To Bernanke Or Not To Bernanke
Saturday, March 31, 2012
The week started with hopes that Bernanke’s statements equate with QE3, especially when he said in a speech to the National Association of Business Economics that “we cannot yet be sure that the recent pace of improvement in the labor market will be sustained.” He also acknowledged that “weak demand is the primary factor behind the weak labor market,” while observing that the drop in unemployment is out of sync with the growth pattern. He also used the word “accommodative” quite often. At the same time, Charles Plosser, a Fed member, stated that “our balance sheet should not be viewed as a new independent instrument of monetary policy in normal times," but his remarks were no match for Bernanke.
But what is interesting is that while the Fed wants rates to remain low, the bond market has been heading the opposite way, and while Treasuries rose after Bernanke's remarks, the trend turned negative once again. Are we listening to Bernanke, or not?
The NAR reported that the “Pending Home Sales Index, a forward-looking indicator based on contract signings, eased 0.5 percent to 96.5 in February from 97.0 in January but is 9.2 percent above February 2011 when it was 88.4.” Case/Shiller reported a decline of 0.8% in home prices, the fifth monthly decline in a row and the lowest level since early 2003, with a drop of 3.8% over the last 12 months. The highlight of a weak housing market was the 30-year fixed-rate mortgage average that fell to 3.99% in the week ending March 29, from 4.08% in the prior week.
Richmond Manufacturing Index came in short of expectations, dropping to 7 from 20, while the Conference Board’s consumer confidence retreated to 70.2 from a revised 71.6, but the conflict is best described in the CB’s release.
Consumers' appraisal of current conditions improved in March. Those claiming business conditions are "good" increased 14.3 percent from 13.7 percent. However, those claiming business conditions are “bad” also increased, to 32.7 percent from 31.7 percent. Consumers' assessment of the job market was mixed. Those saying jobs are "plentiful" increased to 9.4 percent from 7.0 percent, while those stating jobs are "hard to get" also rose, to 41.0 percent from 38.6 percent.
Durable goods, the jumpy indicator, increased 2.2%, and only 1.6% when the volatile transportation sector was excluded. GDP was reaffirmed at 3%, and although much was made about it, we didn’t see anything different except for the fact that company earnings were up 0.9 percent from the third quarter, the smallest advance since the last three months of 2008.
Personal income increased $28.2 billion, or 0.2 percent, and disposable personal income (DPI) increased $18.9 billion, or 0.2 percent, in February, according to the Bureau of Economic Analysis. Personal consumption expenditures (PCE) increased $86.0 billion, or 0.8 percent – or a troubling sign that consumption is not supported by income growth. University of Michigan consumer sentiment rose to 76.2, a good sign but still a neutral reading. Thus, the U.S. economy is still feeble, and we’re at a cross roads.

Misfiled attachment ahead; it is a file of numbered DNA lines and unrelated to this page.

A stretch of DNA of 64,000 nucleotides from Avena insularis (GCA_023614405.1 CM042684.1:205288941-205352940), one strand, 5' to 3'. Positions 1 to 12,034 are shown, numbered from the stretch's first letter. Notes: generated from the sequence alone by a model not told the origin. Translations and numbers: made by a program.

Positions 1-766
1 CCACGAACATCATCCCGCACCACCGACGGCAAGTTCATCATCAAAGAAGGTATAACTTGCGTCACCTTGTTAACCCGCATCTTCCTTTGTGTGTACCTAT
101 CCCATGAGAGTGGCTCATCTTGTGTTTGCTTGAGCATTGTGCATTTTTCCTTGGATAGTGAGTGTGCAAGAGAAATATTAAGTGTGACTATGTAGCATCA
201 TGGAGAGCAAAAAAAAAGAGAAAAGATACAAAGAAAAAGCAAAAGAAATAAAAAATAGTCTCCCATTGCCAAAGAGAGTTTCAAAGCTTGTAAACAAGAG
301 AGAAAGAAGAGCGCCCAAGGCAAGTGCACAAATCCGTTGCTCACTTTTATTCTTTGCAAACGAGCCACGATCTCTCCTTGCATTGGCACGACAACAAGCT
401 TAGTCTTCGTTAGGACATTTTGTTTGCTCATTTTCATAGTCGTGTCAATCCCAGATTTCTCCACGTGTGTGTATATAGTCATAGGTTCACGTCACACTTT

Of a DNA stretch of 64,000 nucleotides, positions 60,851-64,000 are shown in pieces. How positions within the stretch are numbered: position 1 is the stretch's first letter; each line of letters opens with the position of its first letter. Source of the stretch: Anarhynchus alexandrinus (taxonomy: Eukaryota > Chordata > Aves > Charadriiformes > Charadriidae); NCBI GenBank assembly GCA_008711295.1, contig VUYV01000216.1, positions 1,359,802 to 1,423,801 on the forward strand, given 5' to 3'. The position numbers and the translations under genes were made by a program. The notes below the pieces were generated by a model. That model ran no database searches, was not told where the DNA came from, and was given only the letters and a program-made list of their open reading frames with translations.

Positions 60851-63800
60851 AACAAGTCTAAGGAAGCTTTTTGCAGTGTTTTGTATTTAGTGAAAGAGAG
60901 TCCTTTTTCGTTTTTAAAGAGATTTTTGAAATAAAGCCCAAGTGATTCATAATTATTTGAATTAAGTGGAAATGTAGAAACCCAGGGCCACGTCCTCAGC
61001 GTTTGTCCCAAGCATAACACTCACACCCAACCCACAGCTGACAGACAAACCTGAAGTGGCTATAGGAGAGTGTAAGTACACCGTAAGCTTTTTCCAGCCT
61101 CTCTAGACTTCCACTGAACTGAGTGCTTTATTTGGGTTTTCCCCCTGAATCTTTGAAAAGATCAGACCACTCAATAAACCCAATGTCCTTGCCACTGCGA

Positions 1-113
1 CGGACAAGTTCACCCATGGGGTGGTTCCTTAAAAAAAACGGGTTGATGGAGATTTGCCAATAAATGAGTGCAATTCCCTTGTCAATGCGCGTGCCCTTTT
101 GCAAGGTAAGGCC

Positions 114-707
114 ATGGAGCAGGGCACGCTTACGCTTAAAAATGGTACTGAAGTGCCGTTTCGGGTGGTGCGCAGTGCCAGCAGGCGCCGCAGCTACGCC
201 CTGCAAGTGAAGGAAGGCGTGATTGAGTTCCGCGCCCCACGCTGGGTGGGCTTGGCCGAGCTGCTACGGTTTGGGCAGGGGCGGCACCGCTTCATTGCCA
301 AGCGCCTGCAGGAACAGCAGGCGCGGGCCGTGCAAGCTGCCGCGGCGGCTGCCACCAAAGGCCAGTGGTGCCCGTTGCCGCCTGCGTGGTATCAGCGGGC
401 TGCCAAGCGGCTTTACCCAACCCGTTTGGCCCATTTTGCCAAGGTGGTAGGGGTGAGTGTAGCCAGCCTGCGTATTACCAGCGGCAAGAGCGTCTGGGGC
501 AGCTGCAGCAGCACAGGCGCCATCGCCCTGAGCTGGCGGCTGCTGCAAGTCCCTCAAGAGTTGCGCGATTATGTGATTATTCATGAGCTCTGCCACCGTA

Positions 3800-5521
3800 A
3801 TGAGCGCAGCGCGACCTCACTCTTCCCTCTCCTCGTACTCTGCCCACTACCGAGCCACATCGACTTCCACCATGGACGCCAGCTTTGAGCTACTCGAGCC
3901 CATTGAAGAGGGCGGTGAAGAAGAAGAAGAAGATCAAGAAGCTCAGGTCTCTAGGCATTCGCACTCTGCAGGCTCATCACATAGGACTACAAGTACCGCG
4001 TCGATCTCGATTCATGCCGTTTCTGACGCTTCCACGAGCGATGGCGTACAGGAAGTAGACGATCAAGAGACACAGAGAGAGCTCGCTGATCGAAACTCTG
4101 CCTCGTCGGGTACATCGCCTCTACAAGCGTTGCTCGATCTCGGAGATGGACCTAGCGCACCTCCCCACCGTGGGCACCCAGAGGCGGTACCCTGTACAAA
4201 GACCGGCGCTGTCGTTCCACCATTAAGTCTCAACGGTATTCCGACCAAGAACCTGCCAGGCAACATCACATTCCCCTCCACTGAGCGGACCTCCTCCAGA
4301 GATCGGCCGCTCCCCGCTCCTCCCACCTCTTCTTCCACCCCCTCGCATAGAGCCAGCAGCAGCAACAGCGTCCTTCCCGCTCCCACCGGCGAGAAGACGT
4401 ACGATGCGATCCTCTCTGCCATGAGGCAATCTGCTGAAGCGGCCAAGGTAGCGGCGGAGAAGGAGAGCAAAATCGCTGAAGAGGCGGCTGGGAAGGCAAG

GLOBAL: German unemployment rate is 7.2%, defying reality for the time being, and even with high oil prices, the European CPI was a bit subdued at 2.6%, and has been in decline since November 2011 when it registered 3%. Although French consumer spending rose 3%, the first increase since July 2011, German retail sales fell 1.1%, and it was the 4th consecutive monthly drop.
Angela Merkel on Monday said Germany may be open to boosting the overall size of the euro-zone bailout funds to around 700 billion euros ($930 billion), and then it happened by week’s end. Germany had previously resisted calls to increase the region’s firewall, but Spain is having an impact on Merkel’s resolve. In addition, Spain announced a 27 billion euro budget cut, while Deputy Prime Minister Soraya Sáenz de Santamaría shared his opinion that “the government is stuck between a rock and a hard place” — and that is the understatement of the year.
Foreign investors have become heavy sellers of Japanese bonds over the past two weeks, the latest government data showed and as noted by WSJ, with some assuming that a search for higher returns is under way. I am not sure that the phenomenon is easily explained by the safe-heaven exit because equities have rallied for a while now, albeit low volume, and U.S. bonds have also come under pressure recently.
Japanese factory output slid 1.2 percent from the previous month, after a 1.9 percent gain in January. The median estimate in a Bloomberg News survey was for a 1.3 percent increase, and the recent strength failed to follow through. Meanwhile, housing starts in Japan increased 7.5%, but one must keep in mind that the country is an export nation, not a domestic consumption story.
TRENDS: Bernanke got the ball rolling, but the implied QE3 lost its luster as the week wore on, with the dollar ending virtually unchanged by week’s end. The euro is holding its ground, and the upcoming data will impact the direction and overall trend, while gold is still stuck in the $1,650 zone. Oil turned negative, and although stocks are positive, there’s a continued trend toward the neutral zone, which will be resolved this coming week. The yen reversed course and is negative once again, and copper, a proxy for the global economy, continues its subtle decline. The 10 year treasury rate held the 2.18% level, rebounded to 2.21%, and is waiting for further hints.